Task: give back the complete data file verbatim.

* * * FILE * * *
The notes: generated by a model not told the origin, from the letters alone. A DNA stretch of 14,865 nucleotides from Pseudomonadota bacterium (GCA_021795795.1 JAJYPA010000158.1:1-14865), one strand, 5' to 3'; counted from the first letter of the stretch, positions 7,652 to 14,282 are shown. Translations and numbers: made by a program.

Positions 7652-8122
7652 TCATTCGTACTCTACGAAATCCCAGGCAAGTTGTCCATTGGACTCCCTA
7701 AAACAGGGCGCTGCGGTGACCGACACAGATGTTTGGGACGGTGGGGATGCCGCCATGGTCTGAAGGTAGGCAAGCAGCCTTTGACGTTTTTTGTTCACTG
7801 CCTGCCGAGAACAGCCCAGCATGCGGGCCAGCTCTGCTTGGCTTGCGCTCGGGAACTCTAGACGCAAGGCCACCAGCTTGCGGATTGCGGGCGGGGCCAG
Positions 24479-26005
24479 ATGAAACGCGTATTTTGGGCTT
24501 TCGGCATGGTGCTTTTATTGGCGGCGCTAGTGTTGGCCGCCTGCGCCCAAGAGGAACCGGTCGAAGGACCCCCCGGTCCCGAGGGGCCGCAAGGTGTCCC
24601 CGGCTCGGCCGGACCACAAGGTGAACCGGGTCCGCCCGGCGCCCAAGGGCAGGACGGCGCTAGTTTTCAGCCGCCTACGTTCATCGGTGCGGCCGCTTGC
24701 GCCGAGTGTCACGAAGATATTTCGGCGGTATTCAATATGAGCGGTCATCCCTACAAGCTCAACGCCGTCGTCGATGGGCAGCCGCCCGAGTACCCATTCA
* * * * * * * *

The notes: generated by a model not told the origin, from the letters alone. A DNA stretch of 14,865 nucleotides from Pseudomonadota bacterium (GCA_021795795.1 JAJYPA010000158.1:1-14865), one strand, 5' to 3'; counted from the first letter of the stretch, positions 7,652 to 14,282 are shown. Translations and numbers: made by a program.

Positions 7652-8122
7652 TCATTCGTACTCTACGAAATCCCAGGCAAGTTGTCCATTGGACTCCCTA
7701 AAACAGGGCGCTGCGGTGACCGACACAGATGTTTGGGACGGTGGGGATGCCGCCATGGTCTGAAGGTAGGCAAGCAGCCTTTGACGTTTTTTGTTCACTG
7801 CCTGCCGAGAACAGCCCAGCATGCGGGCCAGCTCTGCTTGGCTTGCGCTCGGGAACTCTAGACGCAAGGCCACCAGCTTGCGGATTGCGGGCGGGGCCAG
Positions 24479-26005
24479 ATGAAACGCGTATTTTGGGCTT
24501 TCGGCATGGTGCTTTTATTGGCGGCGCTAGTGTTGGCCGCCTGCGCCCAAGAGGAACCGGTCGAAGGACCCCCCGGTCCCGAGGGGCCGCAAGGTGTCCC
24601 CGGCTCGGCCGGACCACAAGGTGAACCGGGTCCGCCCGGCGCCCAAGGGCAGGACGGCGCTAGTTTTCAGCCGCCTACGTTCATCGGTGCGGCCGCTTGC
24701 GCCGAGTGTCACGAAGATATTTCGGCGGTATTCAATATGAGCGGTCATCCCTACAAGCTCAACGCCGTCGTCGATGGGCAGCCGCCCGAGTACCCATTCA